b) Give an assessment of your own preparedness in undertaking the knowledge audit for the organisation. In carrying out your assessment, make use of the issues of expertise, ontological structure, background knowledge, opinions and prejudices, and tacit components of knowledge, as discussed in Topic 6. What areas of knowledge do you need to research to bring yourself up to speed?

c) Give your assessment of whether it is worthwhile proceeding with the knowledge audit, based on your findings above.

Assuming it is worthwhile proceeding with the knowledge audit (hint: it is worthwhile for each of the organisations!) continue to the next part of the assignment.

Knowledge Audit

2. Commence the knowledge audit by identifying the knowledge gaps and blockages in the organisation, as follows:

a) Consider each of the ten checklist issues listed, and assess from the case study whether the organisation addresses them well (needing no further attention), adequately, or whether there is a problem. Justify your assessment in each case. Take some time to do this part of the assignment thoroughly.

b) Where you consider that more information would be needed to properly identify the knowledge gaps and blockages, outline your strategy for finding out this information.  

c) Include a list of sources you have consulted in carrying out your investigation so far (for ex: books, journals, Internet sites). Give the complete reference using Chicago/APA format.

3. Summarise the organisation’s KM goals, and state which issue you consider to be the organisation’s most pressing problem in achieving their goals, describeing your reasons.  

Fixing the Knowledge Gap: Planning

4. Now commence the ‘Fixing knowledge gap’ phase by identifying the broad nature of the solution required, as follows:

a) Wherever you have identified the organisation has a problem in the checklist of issues, suggest the nature of the solution required to address the issue (bridge the knowledge gap). This solution needs to be in broad terms only: you are not recommending particular vendor products as yet. (See the section ‘Hints: how to go about the research’ for some pointers.)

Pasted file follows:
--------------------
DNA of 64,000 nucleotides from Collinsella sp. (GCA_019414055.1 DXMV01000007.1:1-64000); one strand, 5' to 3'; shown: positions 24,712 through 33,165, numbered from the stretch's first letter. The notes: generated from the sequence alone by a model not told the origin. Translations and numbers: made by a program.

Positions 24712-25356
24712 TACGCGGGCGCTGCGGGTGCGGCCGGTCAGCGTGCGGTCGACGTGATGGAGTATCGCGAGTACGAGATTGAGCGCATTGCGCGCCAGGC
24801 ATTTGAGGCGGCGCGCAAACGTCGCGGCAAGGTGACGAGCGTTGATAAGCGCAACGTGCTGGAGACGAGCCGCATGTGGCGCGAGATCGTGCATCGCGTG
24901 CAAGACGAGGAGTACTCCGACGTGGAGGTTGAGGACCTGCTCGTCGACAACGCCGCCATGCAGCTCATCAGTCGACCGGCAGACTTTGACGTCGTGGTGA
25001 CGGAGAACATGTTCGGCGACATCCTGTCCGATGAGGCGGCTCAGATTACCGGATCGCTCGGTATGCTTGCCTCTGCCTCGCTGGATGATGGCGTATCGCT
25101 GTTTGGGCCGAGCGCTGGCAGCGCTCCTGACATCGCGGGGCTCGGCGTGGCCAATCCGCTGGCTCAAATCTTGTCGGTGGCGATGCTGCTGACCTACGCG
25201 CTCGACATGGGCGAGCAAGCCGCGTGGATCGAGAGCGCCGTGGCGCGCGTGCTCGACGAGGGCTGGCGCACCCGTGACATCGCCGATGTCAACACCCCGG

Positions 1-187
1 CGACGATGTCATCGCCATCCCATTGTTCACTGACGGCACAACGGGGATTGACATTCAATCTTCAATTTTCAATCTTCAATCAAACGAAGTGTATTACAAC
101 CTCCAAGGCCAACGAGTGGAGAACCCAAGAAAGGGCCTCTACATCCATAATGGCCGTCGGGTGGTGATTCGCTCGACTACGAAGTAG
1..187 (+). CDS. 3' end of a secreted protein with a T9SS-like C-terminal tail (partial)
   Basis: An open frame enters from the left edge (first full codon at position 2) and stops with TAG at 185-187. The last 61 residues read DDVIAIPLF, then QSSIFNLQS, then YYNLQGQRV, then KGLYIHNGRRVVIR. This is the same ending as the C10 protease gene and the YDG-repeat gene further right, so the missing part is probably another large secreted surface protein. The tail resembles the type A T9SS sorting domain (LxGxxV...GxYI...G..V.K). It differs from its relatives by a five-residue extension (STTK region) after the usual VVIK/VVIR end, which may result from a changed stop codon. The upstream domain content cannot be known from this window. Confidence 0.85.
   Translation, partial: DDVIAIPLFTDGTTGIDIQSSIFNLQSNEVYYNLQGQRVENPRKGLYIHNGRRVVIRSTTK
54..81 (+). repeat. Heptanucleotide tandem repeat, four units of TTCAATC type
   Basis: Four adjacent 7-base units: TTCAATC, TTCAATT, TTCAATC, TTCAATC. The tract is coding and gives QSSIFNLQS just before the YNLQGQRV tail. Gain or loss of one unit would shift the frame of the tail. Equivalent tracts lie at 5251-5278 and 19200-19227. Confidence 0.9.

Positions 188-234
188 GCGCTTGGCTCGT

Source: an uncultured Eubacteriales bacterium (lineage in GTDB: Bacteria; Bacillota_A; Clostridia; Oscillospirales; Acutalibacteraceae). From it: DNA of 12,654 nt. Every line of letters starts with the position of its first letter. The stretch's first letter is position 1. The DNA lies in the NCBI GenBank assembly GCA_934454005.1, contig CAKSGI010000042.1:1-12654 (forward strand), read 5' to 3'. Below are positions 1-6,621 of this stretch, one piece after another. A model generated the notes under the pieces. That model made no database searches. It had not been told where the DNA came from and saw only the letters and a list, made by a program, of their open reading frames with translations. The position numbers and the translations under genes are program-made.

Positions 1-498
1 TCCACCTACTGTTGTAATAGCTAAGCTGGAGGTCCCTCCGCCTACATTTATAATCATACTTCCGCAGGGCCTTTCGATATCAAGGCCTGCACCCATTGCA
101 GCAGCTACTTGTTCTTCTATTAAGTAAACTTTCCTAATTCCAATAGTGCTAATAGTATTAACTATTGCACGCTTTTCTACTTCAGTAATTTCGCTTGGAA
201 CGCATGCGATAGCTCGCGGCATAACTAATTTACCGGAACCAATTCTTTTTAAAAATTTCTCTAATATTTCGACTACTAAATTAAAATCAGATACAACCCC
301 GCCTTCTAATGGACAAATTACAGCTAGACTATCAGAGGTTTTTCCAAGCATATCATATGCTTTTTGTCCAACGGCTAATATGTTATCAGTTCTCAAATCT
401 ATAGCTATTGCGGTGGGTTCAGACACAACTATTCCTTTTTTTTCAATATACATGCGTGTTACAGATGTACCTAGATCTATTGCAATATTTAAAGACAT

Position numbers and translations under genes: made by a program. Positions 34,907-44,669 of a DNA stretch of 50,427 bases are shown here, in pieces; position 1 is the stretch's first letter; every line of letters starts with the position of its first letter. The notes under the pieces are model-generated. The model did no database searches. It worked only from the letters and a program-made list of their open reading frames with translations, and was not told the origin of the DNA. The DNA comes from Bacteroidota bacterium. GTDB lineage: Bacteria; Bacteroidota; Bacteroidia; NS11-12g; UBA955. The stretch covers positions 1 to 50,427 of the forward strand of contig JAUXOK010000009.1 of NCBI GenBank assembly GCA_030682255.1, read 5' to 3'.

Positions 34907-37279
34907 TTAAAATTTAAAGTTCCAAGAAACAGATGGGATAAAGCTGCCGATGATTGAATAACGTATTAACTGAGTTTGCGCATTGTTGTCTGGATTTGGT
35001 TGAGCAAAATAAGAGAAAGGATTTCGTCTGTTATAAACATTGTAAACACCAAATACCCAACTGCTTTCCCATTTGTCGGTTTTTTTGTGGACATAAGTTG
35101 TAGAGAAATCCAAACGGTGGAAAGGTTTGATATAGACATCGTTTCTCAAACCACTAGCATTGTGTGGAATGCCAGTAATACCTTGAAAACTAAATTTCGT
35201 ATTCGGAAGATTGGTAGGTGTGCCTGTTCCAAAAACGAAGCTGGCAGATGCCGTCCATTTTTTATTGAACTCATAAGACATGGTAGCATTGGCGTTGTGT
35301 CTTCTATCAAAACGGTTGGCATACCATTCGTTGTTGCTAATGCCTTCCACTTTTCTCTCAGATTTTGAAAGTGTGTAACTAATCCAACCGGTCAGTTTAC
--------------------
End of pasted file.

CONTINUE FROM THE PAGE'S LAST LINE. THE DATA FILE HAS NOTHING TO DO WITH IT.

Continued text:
b) Include a list of sources you have consulted in carrying out your research for this stage. Give the complete reference using Chicago/APA format.

Fixing the Knowledge Gap: Solutions

5. Having identified the knowledge gaps and broad plan for fixing them for your chosen organisation, now proceed to recommend a solution it can implement.

a) Briefly describe the extent of IT infrastructure (hardware, application software, operating system, networks) already present in the day-to-day running of the organisation. (Some of this information may be stated in the case study, for the remainder you should make an educated estimate and describe your reasoning.) This infrastructure is what your proposed solution will have to work with (by building on/ extending/ replacing).

b) Summarise the requirements for a Knowledge Management System for the organisation, and create a list of suggested software packages that will build on the existing infrastructure and assist the organisations in reaching their KM targets. Use the hints in section ‘Hints’ in your research.

c) Describe any potential problems that could arise with implementing your solution in the organisation. What would you do to avoid or minimise these problems?

d) List the sources for your solutions. Give the complete reference using Chicago/APA format.
Some hints on how to go about the research

There are three areas that you should make sure you take into account in answering the problems above.

Further examination of the area (subject, discipline, industry) in which the organisation operates

• Are there particular sites or organisations mentioned in the case study which you should investigate?
• Are there international professional organisations involved? Do they have an authorised code of practice, recommended software, preferred format for data or images, a common recommended term-set? Remember, if there is more than one international body involved, then there may well be more than one set of recommended terms (eg in the field of Computing, both ACM and IEEE serve as international bodies, each with their own suggestions).

Investigation of potential solutions

The investigation of potential software solutions must involve what is common practice in the industry. Consider the following problems:

• Are there dominant market leaders in information provision? Do they set the standards, or offer facilities that reinforce other standards? (For ex, booksellers these days cannot ignore Amazon, EBay, Abebooks or Alibris – but how should they fit their practice in with these giants?)
• Are there dominant software systems? If not, is there already a solution that is freely available that makes use of standard productivity software?

The solution within the context of the organisation

It is important to understand the placement of the solution within the context of an organisation:

• Is the organisation paid or voluntary – and what effect does this have on the KM solution?
• Staff preparedness: are there continuing education or professional organisation courses that can get staff members to be more up-to-date with their peers?
• Interaction with other organisations and potential clientele: Are there conferences? Trade shows etc?

Managerial Economics, Economics

  • Category:- Managerial Economics
  • Reference No.:- M9496